Meanwhile, CBS News reports, “The anger toward Congressman-elect George Santos is growing as dozens of his constituents held a demonstration calling on the New York Republican to resign.” The bad news for these alleged Santos voters is that there is no constitutional mechanism whereby a congressional representative may be recalled by his or her constituents. If Santos refuses to resign and the GOP declines to expel him, the voters are essentially stuck  with him. The Congressional Research Service phrases it thus:

[N]o Member of Congress has ever been recalled in the history of the United States. The recall of Members was considered during the time of the drafting of the federal Constitution in 1787, but no such provisions were included in the final version sent to the states for ratification, and the specific drafting and ratifying debates indicate an express understanding of the framers and ratifiers that no right or power to recall a Senator or Representative in Congress exists under the Constitution.

Assuming the demonstrators are actually Santos voters, their frustration is understandable. However, the information on his numerous whoppers was available in at least one local news outlet long before Election Day. The North Shore Leader published a story about Santos in September that raised questions about inconsistencies in his financial disclosures, including implausible claims about his personal wealth, fictitious tales about a mansion in the Hamptons, and a suspiciously extravagant loan to his own congressional campaign.

The North Shore Leader is widely read in the 3rd District according to a report by the Washington Post, but none of the alleged constituents calling for his resignation seems to have seen the story linked above. Why not? Citizenship in a free republic does come with certain responsibilities. They include taking a little time to learn about the congressional candidates who would represent us in Washington. It isn’t the fault of the voters that George Santos is a pathological liar, but that is hardly an excuse for failing to do one’s homework.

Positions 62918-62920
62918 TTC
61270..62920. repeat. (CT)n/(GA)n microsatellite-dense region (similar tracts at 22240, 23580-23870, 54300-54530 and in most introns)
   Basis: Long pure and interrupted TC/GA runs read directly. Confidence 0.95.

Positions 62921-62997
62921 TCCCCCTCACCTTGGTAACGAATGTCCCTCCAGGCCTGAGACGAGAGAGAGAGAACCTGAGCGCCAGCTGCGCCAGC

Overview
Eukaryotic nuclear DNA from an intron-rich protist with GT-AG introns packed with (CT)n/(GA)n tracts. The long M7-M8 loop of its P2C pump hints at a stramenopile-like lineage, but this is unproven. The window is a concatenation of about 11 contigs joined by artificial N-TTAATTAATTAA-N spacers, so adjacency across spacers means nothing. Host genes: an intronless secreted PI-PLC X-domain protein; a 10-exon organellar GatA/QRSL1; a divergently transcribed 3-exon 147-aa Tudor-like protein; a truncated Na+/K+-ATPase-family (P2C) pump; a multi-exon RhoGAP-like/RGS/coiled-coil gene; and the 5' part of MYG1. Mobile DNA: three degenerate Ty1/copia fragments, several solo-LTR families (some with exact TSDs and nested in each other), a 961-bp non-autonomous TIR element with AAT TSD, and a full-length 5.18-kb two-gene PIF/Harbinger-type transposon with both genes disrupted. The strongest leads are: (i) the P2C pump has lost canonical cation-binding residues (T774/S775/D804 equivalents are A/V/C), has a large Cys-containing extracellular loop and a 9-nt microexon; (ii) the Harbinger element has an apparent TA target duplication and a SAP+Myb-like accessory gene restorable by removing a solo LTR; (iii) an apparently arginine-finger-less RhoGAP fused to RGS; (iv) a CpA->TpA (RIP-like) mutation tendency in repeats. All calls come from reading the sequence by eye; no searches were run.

Ultimately, it’s unlikely that the Republicans will welcome Santos with much enthusiasm, but their new majority in the House will be so narrow that they may as well hold their noses and make use of him. It’s not as though liars are an endangered species in Congress. Moreover, it doesn’t hurt his cause that he has pledged to support House Minority Leader Kevin McCarthy for House Speaker. So, unless he voluntarily resigns, George Santos is about to become a member of what Mark Twain once called America’s only distinctly criminal class.

David Catron
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David Catron is a recovering health care consultant and frequent contributor to The American Spectator. You can follow him on Twitter at @Catronicus.